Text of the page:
“We want to package you,” he offers.
“Yeah, we’ll take a package on this project and you get your ten-percent commission back. Like with Homicide?
Hanh? “Jake, what the fuck are you talking about.”
“Homicide was packaged and we’ll do the same thing with The Wire.”
“Jake, slow down, what the hell does ‘packaged’ mean?”
And for the first time, Jacobs explains it to me: In order that my agents — the folks who held an absolute fiduciary responsibility to negotiate in good faith on my behalf and on behalf of my book — could be players in the creation of the TV project from that book, in order that they could own a chunk of the project itself and profit by millions of dollars from the work I had asked them to sell, they were willing to return my 7.5 percent commission and the commissions of any other talent they represented, packaging all of us together in a happy bundle for the network. Yes, incredibly, to avoid the most overt and untenable conflict-of-interest, they were willing to heroically give back to me a few thousand dollars in exchange for millions of dollars in points on a piece of NBC’s Homicide: Life on the Street which ran for seven years.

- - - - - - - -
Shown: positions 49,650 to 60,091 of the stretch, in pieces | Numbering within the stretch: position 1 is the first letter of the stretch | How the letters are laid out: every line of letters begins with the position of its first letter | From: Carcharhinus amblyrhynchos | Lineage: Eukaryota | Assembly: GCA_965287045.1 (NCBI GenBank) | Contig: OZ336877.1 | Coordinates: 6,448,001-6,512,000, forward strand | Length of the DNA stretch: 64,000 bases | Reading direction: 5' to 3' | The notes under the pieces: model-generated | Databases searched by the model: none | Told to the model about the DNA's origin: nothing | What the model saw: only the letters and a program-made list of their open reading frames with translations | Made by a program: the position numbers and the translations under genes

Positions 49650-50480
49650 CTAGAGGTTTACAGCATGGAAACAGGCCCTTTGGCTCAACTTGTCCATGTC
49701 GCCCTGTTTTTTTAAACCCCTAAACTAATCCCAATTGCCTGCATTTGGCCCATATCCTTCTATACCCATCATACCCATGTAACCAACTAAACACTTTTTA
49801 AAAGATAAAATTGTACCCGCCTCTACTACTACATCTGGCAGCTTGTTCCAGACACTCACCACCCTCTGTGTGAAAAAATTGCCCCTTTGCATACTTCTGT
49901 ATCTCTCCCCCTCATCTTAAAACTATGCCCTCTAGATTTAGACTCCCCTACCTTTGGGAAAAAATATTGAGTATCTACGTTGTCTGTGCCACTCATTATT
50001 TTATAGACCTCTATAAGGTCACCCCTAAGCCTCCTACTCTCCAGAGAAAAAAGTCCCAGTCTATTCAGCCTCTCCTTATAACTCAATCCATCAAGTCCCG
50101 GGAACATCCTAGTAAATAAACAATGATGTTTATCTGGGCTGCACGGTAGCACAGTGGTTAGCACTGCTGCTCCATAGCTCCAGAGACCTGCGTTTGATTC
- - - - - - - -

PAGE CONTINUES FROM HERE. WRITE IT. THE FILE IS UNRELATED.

“Jake, no one told me. No one said anything to me. Ever.”
There was a quiet on the phone. Until I asked a second question: “What other talent did you package with me?”
At which point, there was no more quiet.David Simon